This season has spawned another phenomenon. Some 900 seats in the center-field bleachers at Fenway are not used unless the crowd turns into an absolute sellout. At the request of Tony Conigliaro, who objected to the sea of white shirts obscuring the flight of the ball from the pitcher, the Red Sox named the area "Conigliaro's Corner" and, on those days when it becomes necessary to sell the seats, the fans are asked to wear dark shirts. They are given membership cards in the corner, and their response has been dark and excellent.
Within baseball itself, going to Fenway has become the In thing to do and to talk about. Last week, for instance, Ewing Kauffman, the new owner of the Kansas City Royals, went to Boston to find out what it was all about. He sat in amazement as two former Red Sox now with Kansas City, Joe Foy and Jerry Adair, were cheered on their return. He also saw the crowd give a standing ovation to Kansas City Pitcher Bill Butler when he had to leave the game after pitching brilliantly for 10 innings.
All over New England the broadcasts of Sox games blast out of radios and, despite the telecasting of games on Saturday and Sunday afternoons and often of one night game during the week, the enthusiastic crowds pour in. Only in Fenway could a sign fly from the center-field bleachers exhorting the management to BRING UP DICK MILLS, a young pitcher from East Weymouth now toiling at Pittsfield.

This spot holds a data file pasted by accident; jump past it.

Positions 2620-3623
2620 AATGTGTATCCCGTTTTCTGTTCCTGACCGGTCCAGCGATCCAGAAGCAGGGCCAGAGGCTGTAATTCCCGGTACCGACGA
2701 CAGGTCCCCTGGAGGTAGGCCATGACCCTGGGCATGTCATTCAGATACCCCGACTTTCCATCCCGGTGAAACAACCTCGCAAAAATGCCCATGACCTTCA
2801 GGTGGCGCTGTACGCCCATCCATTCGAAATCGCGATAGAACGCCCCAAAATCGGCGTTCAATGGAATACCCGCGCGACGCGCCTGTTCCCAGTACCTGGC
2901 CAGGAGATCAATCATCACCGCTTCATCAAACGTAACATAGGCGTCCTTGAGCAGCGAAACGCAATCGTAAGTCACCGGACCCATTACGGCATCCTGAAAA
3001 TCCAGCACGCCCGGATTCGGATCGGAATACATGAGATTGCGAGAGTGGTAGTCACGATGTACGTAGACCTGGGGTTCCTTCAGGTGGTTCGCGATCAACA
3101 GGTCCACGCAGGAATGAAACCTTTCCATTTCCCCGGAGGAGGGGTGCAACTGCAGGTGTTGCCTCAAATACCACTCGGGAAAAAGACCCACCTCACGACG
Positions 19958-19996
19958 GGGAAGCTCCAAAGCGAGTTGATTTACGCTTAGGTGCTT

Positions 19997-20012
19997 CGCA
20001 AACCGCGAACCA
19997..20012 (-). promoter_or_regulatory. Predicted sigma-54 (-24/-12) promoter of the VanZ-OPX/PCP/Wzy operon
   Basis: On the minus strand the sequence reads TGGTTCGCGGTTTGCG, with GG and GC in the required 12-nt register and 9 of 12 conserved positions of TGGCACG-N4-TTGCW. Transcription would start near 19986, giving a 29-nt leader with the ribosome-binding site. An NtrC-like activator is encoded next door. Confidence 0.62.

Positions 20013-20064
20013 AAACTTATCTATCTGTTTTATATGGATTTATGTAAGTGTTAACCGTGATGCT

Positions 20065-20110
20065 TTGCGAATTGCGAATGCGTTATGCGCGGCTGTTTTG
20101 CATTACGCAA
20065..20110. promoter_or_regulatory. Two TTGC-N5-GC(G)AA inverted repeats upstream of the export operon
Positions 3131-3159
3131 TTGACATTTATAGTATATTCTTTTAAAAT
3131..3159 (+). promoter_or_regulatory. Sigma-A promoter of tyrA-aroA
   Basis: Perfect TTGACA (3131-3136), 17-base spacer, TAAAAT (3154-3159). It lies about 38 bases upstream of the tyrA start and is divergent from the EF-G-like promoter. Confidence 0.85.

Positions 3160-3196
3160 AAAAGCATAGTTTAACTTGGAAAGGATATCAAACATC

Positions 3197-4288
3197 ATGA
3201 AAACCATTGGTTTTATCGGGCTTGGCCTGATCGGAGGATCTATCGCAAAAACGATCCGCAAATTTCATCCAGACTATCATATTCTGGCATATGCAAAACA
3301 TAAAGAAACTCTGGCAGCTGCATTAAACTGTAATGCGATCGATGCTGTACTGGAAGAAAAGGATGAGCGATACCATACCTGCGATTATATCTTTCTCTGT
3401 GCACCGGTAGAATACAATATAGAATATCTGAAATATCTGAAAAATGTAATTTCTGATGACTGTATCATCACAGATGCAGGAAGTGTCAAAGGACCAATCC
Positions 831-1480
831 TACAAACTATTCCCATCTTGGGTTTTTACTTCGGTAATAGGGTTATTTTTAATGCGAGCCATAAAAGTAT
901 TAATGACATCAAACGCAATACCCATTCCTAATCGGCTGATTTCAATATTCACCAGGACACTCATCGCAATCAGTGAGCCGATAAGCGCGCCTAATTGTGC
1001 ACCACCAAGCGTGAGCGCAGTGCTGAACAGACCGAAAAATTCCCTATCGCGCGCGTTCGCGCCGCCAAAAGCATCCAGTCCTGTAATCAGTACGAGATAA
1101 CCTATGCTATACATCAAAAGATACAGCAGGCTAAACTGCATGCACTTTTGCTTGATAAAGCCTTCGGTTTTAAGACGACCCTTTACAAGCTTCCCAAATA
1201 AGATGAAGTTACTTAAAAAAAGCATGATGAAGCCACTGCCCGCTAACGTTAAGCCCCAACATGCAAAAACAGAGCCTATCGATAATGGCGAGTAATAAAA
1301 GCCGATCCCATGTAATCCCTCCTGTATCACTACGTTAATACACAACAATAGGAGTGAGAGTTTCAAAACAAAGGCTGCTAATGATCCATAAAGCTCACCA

The New York Mets have their kids and their signs at Shea Stadium, but Shea is not half the place Fenway is in which to watch a ball game. The list of heroes in the Boston lineup is partially responsible for drawing all the youngsters to "the scene." The special place the team holds in the affections of New England is another. But maybe something else is going on right under the very eyes of trend spotters. This Children's Crusade could become awfully contagious.